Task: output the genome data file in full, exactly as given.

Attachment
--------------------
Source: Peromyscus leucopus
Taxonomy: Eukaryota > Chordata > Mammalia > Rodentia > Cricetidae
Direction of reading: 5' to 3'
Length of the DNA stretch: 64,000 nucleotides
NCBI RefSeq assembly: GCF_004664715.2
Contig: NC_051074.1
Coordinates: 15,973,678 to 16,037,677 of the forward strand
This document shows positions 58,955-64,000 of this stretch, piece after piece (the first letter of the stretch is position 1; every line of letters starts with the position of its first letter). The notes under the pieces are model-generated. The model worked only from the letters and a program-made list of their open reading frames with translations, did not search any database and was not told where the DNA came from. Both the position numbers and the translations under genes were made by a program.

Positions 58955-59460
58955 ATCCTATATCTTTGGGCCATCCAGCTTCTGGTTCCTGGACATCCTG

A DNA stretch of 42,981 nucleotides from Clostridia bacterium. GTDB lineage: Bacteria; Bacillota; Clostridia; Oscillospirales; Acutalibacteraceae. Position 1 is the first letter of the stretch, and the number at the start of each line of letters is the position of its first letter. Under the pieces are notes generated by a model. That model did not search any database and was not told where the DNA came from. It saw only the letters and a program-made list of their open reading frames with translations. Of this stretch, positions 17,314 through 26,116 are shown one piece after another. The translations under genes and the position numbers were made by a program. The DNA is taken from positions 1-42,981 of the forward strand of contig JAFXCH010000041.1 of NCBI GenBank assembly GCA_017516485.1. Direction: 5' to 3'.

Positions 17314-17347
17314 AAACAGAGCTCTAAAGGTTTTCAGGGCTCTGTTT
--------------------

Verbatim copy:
Source: Peromyscus leucopus
Taxonomy: Eukaryota > Chordata > Mammalia > Rodentia > Cricetidae
Direction of reading: 5' to 3'
Length of the DNA stretch: 64,000 nucleotides
NCBI RefSeq assembly: GCF_004664715.2
Contig: NC_051074.1
Coordinates: 15,973,678 to 16,037,677 of the forward strand
This document shows positions 58,955-64,000 of this stretch, piece after piece (the first letter of the stretch is position 1; every line of letters starts with the position of its first letter). The notes under the pieces are model-generated. The model worked only from the letters and a program-made list of their open reading frames with translations, did not search any database and was not told where the DNA came from. Both the position numbers and the translations under genes were made by a program.

Positions 58955-59460
58955 ATCCTATATCTTTGGGCCATCCAGCTTCTGGTTCCTGGACATCCTG

A DNA stretch of 42,981 nucleotides from Clostridia bacterium. GTDB lineage: Bacteria; Bacillota; Clostridia; Oscillospirales; Acutalibacteraceae. Position 1 is the first letter of the stretch, and the number at the start of each line of letters is the position of its first letter. Under the pieces are notes generated by a model. That model did not search any database and was not told where the DNA came from. It saw only the letters and a program-made list of their open reading frames with translations. Of this stretch, positions 17,314 through 26,116 are shown one piece after another. The translations under genes and the position numbers were made by a program. The DNA is taken from positions 1-42,981 of the forward strand of contig JAFXCH010000041.1 of NCBI GenBank assembly GCA_017516485.1. Direction: 5' to 3'.

Positions 17314-17347
17314 AAACAGAGCTCTAAAGGTTTTCAGGGCTCTGTTT